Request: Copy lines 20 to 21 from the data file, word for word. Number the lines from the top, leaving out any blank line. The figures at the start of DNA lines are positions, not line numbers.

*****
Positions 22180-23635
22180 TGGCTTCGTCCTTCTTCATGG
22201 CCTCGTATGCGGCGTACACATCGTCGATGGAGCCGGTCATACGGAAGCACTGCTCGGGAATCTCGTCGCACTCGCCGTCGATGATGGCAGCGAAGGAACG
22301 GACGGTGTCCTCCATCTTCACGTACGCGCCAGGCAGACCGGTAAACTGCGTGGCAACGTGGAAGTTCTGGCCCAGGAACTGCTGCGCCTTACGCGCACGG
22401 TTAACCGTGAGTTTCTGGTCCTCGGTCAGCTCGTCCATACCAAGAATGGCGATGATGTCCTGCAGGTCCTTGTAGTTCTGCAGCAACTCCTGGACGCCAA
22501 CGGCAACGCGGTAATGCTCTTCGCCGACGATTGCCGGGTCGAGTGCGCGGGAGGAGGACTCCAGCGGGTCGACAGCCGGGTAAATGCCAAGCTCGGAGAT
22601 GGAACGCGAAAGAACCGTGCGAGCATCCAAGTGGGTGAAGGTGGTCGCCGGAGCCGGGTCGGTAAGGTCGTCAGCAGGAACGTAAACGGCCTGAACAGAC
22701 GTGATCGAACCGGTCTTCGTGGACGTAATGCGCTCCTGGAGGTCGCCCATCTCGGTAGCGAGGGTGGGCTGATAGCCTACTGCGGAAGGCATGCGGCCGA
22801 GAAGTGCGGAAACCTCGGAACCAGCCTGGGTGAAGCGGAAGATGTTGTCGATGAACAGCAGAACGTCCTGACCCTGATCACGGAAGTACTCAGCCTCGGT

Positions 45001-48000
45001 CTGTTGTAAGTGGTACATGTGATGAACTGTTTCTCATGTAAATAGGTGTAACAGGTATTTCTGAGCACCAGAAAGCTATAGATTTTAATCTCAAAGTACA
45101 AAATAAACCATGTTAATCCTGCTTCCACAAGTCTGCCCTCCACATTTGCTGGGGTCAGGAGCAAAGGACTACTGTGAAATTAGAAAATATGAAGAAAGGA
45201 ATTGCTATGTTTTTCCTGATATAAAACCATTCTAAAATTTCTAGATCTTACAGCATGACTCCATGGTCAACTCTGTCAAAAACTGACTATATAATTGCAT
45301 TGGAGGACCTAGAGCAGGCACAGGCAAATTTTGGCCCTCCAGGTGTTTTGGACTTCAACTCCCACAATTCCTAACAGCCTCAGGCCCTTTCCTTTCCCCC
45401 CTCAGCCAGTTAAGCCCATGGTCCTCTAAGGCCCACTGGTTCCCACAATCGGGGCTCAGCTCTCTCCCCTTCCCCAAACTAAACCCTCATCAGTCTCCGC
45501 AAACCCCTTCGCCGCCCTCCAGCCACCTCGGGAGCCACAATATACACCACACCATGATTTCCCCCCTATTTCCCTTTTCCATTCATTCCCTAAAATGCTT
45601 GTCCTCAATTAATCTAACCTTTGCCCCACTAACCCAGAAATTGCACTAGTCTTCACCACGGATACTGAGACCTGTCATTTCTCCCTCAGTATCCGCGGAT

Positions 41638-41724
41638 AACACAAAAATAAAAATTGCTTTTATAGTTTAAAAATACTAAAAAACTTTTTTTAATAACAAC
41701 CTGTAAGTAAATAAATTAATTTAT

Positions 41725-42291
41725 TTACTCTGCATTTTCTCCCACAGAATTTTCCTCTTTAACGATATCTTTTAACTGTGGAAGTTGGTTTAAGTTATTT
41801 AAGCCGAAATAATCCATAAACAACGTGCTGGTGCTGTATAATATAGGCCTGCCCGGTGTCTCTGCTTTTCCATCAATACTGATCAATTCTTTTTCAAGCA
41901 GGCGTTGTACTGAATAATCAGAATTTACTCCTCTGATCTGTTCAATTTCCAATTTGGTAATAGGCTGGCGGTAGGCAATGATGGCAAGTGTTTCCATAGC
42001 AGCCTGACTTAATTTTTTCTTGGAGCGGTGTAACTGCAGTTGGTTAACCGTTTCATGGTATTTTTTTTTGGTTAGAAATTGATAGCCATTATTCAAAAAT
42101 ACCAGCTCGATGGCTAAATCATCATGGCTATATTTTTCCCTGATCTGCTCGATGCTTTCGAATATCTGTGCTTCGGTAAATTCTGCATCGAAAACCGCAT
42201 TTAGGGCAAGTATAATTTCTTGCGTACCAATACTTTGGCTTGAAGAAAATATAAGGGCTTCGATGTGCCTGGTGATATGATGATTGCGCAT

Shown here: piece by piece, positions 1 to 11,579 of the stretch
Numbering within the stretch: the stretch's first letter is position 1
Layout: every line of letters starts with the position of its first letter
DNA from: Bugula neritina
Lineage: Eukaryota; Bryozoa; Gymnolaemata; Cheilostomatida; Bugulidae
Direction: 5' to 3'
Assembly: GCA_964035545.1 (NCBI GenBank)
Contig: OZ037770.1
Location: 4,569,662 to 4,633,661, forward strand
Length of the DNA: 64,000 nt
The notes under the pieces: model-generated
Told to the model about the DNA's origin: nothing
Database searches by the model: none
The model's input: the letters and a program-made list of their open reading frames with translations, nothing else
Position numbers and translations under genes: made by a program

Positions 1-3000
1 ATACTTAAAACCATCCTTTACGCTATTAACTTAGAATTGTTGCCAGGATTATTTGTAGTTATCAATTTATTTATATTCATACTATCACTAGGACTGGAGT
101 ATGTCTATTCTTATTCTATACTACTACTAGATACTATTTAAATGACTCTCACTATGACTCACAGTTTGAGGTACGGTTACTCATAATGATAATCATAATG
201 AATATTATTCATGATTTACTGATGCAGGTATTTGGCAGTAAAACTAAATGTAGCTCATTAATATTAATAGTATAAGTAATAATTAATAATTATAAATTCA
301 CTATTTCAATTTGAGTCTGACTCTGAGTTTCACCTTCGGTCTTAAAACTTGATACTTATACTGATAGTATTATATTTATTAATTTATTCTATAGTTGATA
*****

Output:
41701 CTGTAAGTAAATAAATTAATTTAT

Positions 41725-42291